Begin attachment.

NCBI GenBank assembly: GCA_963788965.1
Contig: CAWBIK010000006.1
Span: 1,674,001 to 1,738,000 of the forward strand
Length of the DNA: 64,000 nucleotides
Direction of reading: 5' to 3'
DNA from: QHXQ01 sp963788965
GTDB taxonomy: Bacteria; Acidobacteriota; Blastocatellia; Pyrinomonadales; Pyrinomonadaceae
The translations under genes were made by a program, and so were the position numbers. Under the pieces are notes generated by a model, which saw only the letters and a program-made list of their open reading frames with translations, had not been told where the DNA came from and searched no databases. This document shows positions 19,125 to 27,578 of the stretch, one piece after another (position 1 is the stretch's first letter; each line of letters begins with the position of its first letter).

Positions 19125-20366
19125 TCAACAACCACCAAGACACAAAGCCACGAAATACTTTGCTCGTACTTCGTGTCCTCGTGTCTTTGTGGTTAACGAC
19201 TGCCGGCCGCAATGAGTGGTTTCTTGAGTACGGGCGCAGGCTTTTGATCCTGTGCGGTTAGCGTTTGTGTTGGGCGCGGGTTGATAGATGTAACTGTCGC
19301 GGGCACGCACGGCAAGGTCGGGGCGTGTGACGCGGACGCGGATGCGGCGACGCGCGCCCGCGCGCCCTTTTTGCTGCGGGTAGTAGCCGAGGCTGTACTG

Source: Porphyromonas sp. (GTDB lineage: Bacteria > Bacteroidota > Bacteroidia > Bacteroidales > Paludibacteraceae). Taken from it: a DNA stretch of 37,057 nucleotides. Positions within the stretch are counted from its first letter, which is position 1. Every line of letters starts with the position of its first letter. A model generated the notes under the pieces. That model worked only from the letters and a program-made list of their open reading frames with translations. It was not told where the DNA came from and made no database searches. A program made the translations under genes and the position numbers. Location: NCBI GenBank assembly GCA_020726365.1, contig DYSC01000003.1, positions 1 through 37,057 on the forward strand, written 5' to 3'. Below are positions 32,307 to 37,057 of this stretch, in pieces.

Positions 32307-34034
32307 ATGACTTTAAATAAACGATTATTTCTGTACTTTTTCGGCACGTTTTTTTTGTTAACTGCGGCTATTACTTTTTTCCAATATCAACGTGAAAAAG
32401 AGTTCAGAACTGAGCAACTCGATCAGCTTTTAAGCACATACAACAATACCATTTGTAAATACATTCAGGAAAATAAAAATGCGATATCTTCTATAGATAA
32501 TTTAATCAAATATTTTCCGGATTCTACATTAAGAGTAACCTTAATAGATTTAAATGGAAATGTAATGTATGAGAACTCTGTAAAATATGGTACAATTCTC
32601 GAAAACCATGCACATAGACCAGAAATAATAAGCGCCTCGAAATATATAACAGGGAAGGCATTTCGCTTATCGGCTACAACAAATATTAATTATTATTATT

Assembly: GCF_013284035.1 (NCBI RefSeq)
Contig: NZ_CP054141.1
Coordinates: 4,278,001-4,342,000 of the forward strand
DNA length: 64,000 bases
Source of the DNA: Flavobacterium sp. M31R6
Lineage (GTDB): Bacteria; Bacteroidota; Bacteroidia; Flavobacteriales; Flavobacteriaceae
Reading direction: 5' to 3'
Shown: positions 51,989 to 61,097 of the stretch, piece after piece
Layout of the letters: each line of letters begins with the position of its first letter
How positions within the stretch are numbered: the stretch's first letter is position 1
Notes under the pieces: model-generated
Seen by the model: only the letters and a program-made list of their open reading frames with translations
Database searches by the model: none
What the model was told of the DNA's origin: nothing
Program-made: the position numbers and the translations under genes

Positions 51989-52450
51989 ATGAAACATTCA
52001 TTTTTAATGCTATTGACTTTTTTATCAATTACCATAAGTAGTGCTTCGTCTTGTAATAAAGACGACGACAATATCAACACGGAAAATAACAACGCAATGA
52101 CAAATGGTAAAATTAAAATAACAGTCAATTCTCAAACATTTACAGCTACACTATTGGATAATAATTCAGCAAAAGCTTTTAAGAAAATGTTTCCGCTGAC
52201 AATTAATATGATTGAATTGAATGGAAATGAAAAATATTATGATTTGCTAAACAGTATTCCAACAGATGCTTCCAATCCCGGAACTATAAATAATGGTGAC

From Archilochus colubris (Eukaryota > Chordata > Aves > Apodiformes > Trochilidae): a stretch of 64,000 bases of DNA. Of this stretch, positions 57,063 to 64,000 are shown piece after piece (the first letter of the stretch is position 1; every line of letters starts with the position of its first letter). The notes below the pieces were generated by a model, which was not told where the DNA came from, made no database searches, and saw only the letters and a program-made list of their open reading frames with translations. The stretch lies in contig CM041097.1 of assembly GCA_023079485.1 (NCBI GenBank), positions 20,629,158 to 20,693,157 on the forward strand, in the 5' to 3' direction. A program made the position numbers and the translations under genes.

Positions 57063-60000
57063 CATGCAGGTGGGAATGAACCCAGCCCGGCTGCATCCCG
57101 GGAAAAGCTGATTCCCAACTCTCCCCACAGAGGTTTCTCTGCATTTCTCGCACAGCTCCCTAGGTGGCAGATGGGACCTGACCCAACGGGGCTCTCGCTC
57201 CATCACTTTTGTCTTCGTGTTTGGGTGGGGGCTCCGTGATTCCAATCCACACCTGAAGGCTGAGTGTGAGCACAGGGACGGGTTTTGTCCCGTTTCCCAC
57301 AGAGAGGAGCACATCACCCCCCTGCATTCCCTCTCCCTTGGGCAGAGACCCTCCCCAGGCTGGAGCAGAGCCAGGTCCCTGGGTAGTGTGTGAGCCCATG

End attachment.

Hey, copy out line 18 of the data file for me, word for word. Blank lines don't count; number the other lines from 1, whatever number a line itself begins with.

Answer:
32601 GAAAACCATGCACATAGACCAGAAATAATAAGCGCCTCGAAATATATAACAGGGAAGGCATTTCGCTTATCGGCTACAACAAATATTAATTATTATTATT